summer, when Larry Dunlap called and asked if I would be interesting
in playtesting Imperial Wars, I was surprised to hear myself accept.
Actually, when I thought about it later, Larry was probably the
one person who could talk me back into the game industry. A few
years prior, I unofficially retired from the brutalizing schedule
of game production and development. Though the experience was
rewarding, it was also draining.
Larry had been the one person who had set me on that path years
ago, and I thought it only right to accept. Years before, I had
playtested an earlier and different incarnation of the current
Imperial Wars game, and had loved every minute of it. My character
in that early game had been a Raider, but I had broke with typical
game conventions. I teamed up with the other Raider in the game
instead of competing with him. The ensuing havoc we wreaked was
I had another opportunity. I eagerly accepted Larrys invitation
and waited until I received my character choice. In this playtest,
characters were assigned to us. I knew, however, that Larry would
assign me the Raider again. I even chose the same name as I had
in the original playtest.
I found out I was playing a Trader. Ugh! In my opinion, they were
Galactic truck drivers, space freight jockies, the fedex drivers
of the universe. What fun was that? Traders rarely attacked anyone,
or stole anyones raw materials, or blew up their homeworld.
Needless to say, I was disappointed, but a promise was a promise.
I would do my best, even if I wasnt going to enjoy it.
I was wrong. After a couple of turns, I logged on to discover
I had mail. A philosopher character was passing through, and wondered
if I would let him preach to my populations in exchange for some
work. Soon after, I received e-mail from a warlord requesting
my services, and then a baron. Soon the requests became more interesting.
Did I know where so and sos homeworld was? Did I have starmaps
for the worlds north and east? Would I trade my planets for fleets?
the game heated up, so did the intrigue. And right smack dab in
the middle of it was my trader. The power this character can wield
is surprising. When I had trouble with a Terminator, I immediately
had three of my customers ready to fight him. In another case,
I was supplying goods to factions on either side of a conflict,
while misleading the other side who was not to be trusted.
soon discovered that Traders offered more than just moving raw
materials. They offered information, they offered relationships,
and they offered a neutral ground for parley. Allies were plentiful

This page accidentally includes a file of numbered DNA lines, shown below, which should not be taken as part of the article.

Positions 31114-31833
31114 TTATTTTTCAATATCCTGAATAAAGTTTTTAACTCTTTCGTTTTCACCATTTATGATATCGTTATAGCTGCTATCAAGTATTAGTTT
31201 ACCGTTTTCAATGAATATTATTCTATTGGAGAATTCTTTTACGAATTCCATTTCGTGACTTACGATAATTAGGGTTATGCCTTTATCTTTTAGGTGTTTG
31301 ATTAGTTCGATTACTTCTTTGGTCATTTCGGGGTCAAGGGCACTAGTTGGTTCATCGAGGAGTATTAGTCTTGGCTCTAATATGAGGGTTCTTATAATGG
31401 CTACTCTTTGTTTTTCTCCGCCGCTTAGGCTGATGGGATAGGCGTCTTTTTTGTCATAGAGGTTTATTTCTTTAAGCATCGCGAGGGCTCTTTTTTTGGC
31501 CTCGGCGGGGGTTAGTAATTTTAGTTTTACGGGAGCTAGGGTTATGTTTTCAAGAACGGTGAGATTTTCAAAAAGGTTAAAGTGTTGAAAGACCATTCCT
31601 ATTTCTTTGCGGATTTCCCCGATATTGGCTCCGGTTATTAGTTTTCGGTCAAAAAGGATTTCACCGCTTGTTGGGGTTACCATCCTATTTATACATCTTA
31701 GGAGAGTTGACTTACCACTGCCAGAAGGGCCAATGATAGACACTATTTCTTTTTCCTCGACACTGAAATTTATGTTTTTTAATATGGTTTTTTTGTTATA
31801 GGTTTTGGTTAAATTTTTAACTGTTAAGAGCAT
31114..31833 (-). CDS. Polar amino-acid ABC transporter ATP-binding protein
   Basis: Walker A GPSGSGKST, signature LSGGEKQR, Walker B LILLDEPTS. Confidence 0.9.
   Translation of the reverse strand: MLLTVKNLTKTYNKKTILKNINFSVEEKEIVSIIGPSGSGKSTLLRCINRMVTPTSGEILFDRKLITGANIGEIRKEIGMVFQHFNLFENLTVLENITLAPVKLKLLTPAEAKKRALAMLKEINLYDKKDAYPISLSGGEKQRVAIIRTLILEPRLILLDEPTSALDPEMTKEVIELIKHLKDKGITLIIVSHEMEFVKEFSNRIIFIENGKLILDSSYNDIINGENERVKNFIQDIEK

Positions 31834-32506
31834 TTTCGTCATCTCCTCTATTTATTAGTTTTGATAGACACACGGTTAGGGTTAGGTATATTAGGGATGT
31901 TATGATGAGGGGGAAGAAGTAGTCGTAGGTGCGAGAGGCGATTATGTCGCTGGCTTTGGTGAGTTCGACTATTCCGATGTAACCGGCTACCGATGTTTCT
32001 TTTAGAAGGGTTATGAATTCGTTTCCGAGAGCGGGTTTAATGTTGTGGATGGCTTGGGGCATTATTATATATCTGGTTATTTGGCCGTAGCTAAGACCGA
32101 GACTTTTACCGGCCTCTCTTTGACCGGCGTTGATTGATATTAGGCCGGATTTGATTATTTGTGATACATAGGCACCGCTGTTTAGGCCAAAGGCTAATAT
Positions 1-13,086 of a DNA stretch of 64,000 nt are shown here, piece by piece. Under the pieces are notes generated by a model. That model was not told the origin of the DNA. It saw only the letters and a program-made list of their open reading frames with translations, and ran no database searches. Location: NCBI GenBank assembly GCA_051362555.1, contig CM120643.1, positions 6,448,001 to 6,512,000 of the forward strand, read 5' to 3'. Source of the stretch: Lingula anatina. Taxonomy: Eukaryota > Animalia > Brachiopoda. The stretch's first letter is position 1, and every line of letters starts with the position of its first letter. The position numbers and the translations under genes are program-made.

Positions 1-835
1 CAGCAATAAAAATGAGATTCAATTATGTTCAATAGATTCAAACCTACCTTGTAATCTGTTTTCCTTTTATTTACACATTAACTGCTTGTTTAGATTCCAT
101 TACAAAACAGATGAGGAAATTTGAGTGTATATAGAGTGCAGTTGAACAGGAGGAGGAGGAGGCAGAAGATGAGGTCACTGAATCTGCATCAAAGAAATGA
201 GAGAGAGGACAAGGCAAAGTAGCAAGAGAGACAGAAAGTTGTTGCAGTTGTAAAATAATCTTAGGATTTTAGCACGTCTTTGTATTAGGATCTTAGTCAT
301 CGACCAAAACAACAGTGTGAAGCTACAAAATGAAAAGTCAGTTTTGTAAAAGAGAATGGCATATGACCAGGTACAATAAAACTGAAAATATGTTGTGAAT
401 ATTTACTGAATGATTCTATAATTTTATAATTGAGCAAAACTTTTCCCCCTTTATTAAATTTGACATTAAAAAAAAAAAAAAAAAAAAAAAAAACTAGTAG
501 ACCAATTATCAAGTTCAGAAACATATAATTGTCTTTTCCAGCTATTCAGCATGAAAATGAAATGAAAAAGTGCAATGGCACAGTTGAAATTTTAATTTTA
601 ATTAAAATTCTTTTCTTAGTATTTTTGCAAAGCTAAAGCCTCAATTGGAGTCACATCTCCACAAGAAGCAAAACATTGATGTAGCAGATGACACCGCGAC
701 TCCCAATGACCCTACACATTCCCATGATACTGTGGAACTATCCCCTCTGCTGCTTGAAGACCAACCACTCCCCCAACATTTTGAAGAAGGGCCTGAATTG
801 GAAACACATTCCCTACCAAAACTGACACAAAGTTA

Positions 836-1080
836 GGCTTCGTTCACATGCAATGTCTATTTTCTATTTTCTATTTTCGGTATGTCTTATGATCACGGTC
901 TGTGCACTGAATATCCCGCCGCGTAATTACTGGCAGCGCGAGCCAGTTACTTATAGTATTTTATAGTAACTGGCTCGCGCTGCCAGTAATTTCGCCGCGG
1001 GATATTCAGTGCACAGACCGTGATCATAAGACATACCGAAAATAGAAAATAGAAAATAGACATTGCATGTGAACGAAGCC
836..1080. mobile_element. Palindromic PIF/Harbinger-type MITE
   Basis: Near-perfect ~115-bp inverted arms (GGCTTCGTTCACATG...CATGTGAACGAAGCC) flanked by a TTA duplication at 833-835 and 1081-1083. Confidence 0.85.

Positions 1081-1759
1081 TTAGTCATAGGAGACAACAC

and trustworthy; after all, traders moved through their territory
without restraint, and knew all of their strengths and weaknesses.
In the end, I had corresponded with almost every player in the
game, and I had a much different view of Traders. If knowledge
is power, than the Trader is king.
Hints for playing a Trader:
One of the great things about Imperial Wars is the depth of strategic
options open to a player. If you simply follow the standard scoring
abilities of your character, you will miss the subtler, and yet
greater, opportunities. As an example, heres some tips I
discovered during the U101 playtest.
giving your homeworld away-
What? Sacrifice your home and all you hold dear just for profits
and points? You bet! Youre a Trader. You would sell placebos
to a plague planet if there was profit in it. Giving your homeworld
away to a player you trust has enormous opportunities. Think
of it this way, instead of just bringing materials to your own
planet and getting one measly credit for it, you Gift your planet
to an ally. Now when you deliver those same materials, you get
two credits for the delivery and earn points besides. Obviously,
you will need to use care in who you choose to run your planet.
your being so giving, consider giving ALL of your planets away-
Why not? What have the greedy inhabitants of your worlds ever
do for you? Just like with your homeworld, you will receive
more credits and points if you dont own the worlds you
are delivering to.
Many of your allies will try to pull you into conflicts. Avoid
this unless necessary. An warmongering trader makes for bad
business, and you will soon lose the trust of your allies. Learn
from your children and use passive resistance. If you want to
help one side, "forget" to carry out certain actions
for their enemies, or even deal them misinformation. Often times,
quick talking will help you escape any repercussions.
"How to win Friends and Infuence People"-
Thats right. Youre a salesperson. Dust off your
plaid jacket and meet and greet as many other players as possible.
Be friendly and persistent. After all, there is nothing to fear
from a Trader, right?
Most of all, have fun - This character
has the potential for a large of amount of interaction with
other players. Make the most of it by getting into your character,
and keep in communication with your customers. The more effort
you put into your character, the more fun you will have.